value: migrate,jks,postgres,gcp-kms
        - name: redis_host
          value: <CLOUD_MEMORY_STORE_IP>          
        - name: spring_datasource_url
          value: jdbc:postgresql://<CLOUD_SQL_PRIVATE_IP>:5432/connector
        - name: spring_datasource_username
          value: connector
        - name: spring_datasource_password
          value: <DB_PASSWORD>
        - name: interledger_connector_adminPassword
          value: <ADMIN_PASSWORD>
        - name: interledger_connector_nodeIlpAddress
          value: test.<YOUR_CONNECTOR_NAME>
        - name: interledger_connector_globalPrefix
          value: test
        - name: interledger_connector_enabledFeatures_require32ByteSharedSecrets
          value: 'false'
        - name: spring_cloud_gcp_project_id
          value: <GCP_PROJECT_ID>
        - name: _JAVA_OPTIONS
          value: -Xmx512m  
        - name: spring_cloud_gcp_credentials_encoded_key
        name: user-container
        - containerPort: 8080
          successThreshold: 1
            cpu: 768m
            memory: 768Mi
      timeoutSeconds: 300
  - latestRevision: true
    percent: 100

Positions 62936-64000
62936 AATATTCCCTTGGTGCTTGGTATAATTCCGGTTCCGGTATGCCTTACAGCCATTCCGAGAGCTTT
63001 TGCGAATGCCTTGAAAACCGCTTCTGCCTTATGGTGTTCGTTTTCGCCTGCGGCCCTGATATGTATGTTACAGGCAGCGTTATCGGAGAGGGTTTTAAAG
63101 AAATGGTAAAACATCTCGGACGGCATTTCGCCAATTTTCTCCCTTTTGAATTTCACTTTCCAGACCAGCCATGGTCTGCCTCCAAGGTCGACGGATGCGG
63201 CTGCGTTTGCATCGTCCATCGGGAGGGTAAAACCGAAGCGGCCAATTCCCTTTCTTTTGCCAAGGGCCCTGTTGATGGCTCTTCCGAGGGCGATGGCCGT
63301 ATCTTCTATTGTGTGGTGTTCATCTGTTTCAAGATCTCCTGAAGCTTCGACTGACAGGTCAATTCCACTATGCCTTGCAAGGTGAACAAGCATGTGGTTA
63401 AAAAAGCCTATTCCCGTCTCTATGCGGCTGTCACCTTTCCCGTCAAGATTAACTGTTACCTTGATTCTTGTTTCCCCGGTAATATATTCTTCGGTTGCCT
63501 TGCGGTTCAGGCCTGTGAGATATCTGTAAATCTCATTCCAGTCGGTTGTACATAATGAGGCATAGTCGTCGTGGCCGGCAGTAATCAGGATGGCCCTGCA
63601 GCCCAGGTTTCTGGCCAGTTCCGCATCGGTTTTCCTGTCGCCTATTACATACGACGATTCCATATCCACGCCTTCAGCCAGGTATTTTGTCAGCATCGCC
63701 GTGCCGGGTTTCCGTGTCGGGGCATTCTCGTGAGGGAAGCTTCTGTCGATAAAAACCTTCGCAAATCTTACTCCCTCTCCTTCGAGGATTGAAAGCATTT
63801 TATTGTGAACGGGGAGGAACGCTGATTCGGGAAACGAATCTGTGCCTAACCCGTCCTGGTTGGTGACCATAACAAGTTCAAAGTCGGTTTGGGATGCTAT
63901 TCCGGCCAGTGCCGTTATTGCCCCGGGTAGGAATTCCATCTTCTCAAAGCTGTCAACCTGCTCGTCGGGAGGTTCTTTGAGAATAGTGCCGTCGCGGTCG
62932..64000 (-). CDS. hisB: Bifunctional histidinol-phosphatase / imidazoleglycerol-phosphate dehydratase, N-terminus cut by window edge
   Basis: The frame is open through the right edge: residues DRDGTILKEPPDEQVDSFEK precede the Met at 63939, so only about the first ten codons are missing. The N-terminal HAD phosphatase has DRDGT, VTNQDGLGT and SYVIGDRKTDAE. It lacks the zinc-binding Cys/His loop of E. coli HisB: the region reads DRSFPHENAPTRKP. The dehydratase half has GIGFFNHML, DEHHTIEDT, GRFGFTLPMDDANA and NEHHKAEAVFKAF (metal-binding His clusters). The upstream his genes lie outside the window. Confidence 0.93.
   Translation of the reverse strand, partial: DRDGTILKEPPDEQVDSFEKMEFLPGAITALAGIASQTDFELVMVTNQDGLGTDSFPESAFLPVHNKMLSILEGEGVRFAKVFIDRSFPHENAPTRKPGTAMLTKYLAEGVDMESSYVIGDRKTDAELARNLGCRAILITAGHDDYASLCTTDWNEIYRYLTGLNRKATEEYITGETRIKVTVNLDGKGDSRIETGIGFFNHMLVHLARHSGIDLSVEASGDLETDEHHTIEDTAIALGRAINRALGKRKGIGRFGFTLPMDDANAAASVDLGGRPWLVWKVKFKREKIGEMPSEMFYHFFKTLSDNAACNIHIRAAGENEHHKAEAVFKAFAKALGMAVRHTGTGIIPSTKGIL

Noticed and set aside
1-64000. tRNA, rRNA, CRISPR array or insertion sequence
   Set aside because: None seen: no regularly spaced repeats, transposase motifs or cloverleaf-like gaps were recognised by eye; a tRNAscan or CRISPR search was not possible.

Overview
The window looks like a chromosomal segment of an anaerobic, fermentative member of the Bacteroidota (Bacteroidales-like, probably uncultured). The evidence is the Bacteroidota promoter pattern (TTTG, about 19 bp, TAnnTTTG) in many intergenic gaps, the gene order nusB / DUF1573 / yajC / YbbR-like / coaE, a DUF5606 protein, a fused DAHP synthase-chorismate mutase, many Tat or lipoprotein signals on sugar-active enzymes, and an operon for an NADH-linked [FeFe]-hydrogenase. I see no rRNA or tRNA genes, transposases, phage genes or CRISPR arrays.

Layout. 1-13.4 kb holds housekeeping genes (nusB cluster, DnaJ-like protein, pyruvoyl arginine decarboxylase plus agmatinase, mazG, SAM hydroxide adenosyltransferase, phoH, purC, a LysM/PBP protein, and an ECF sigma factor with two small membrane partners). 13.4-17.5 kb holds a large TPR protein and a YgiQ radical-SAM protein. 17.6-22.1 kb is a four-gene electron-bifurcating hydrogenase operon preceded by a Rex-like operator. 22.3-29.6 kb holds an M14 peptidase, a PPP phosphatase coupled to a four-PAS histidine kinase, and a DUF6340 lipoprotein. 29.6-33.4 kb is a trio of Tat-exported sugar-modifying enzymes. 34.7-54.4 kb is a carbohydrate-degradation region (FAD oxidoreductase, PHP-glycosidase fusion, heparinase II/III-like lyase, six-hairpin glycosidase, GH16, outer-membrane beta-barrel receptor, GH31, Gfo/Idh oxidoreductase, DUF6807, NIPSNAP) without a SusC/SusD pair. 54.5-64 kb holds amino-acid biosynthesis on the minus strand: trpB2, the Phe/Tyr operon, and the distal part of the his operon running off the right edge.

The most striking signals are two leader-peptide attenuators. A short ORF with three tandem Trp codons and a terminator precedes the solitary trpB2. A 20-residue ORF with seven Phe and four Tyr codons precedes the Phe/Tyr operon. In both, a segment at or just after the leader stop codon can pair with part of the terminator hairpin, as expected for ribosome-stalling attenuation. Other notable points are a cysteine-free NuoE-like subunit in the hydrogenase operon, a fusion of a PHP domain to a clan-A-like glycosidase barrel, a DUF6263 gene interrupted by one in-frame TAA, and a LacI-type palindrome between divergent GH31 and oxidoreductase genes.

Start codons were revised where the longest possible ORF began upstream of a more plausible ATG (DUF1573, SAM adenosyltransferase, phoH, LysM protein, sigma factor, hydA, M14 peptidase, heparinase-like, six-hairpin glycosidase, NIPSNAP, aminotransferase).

Save the file above as connector-cloudrun.yaml and replace the following placeholders:

  • <CLOUD_MEMORY_STORE_IP> - replace with the IP address of your Cloud Memorystore instance

  • <DB_PASSWORD> - replace with the password you provided when creating the connector database on your Cloud SQL instance

  • <CLOUD_SQL_PRIVATE_IP> - replace with the PRIVATE ip address shown for your Cloud SQL instance

  • <ADMIN_PASSWORD> - replace with a password of your choosing. This will be used to authenticate as an admin to the REST API on your connector. This password does not have to be the same as your db password.

  • <YOUR_CONNECTOR_NAME> - the name by which your connector will be known on the ILP network. This will be the sub root of your connector's ILP addresses.

  • <GCP_PROJECT_ID> - your GCP project id